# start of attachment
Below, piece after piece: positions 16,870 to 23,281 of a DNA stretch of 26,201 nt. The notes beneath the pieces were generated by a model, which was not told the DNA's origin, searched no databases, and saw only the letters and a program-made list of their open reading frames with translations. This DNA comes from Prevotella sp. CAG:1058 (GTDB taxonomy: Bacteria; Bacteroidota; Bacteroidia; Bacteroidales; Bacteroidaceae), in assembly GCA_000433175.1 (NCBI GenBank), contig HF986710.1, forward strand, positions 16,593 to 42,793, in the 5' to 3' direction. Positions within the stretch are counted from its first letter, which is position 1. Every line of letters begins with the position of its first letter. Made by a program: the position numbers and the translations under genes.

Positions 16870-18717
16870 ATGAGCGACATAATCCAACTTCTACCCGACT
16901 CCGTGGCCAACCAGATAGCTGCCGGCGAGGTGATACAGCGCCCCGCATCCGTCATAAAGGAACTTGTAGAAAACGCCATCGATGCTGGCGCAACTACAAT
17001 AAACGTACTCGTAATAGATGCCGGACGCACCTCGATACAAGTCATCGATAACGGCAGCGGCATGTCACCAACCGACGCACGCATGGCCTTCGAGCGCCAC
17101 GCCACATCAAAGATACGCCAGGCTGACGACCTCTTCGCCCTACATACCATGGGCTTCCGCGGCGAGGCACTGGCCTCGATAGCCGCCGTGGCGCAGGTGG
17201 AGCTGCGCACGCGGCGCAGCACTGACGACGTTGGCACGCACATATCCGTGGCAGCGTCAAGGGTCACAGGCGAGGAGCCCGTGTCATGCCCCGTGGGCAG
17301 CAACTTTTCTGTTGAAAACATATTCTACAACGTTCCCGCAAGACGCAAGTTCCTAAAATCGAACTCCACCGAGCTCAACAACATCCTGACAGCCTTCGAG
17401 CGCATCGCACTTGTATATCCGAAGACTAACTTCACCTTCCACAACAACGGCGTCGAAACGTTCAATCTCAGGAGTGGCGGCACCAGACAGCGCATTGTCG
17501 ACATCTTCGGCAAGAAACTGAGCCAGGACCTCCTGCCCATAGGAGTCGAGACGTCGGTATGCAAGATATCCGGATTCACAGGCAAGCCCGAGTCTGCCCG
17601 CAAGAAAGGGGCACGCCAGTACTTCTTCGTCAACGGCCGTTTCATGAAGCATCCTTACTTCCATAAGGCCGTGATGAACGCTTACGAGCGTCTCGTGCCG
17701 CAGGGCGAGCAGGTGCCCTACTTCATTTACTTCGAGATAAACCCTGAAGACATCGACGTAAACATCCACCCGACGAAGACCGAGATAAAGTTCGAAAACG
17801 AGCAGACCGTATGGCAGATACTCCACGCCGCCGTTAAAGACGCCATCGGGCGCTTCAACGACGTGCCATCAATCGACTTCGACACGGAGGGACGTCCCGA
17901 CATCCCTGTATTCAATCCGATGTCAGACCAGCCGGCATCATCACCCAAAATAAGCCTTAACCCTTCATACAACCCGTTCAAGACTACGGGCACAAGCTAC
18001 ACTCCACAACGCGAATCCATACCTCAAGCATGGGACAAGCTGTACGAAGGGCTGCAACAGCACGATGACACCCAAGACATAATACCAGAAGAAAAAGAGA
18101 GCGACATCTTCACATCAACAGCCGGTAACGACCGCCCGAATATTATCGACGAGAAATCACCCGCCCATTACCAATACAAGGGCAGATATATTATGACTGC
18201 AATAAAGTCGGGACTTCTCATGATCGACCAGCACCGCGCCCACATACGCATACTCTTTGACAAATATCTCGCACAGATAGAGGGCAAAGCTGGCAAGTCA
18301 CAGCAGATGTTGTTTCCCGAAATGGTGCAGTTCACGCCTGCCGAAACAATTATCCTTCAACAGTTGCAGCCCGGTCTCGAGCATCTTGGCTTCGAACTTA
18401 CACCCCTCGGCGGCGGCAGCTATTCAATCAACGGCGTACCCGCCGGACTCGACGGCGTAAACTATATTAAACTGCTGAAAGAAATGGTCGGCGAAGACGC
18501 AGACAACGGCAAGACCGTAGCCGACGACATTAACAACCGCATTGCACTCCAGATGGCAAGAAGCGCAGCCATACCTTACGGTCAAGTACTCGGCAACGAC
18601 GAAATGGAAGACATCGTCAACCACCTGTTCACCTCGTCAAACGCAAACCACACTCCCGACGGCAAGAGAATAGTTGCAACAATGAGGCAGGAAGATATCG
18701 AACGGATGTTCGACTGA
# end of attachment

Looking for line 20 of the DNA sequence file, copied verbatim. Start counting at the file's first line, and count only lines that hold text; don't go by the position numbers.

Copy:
18501 AGACAACGGCAAGACCGTAGCCGACGACATTAACAACCGCATTGCACTCCAGATGGCAAGAAGCGCAGCCATACCTTACGGTCAAGTACTCGGCAACGAC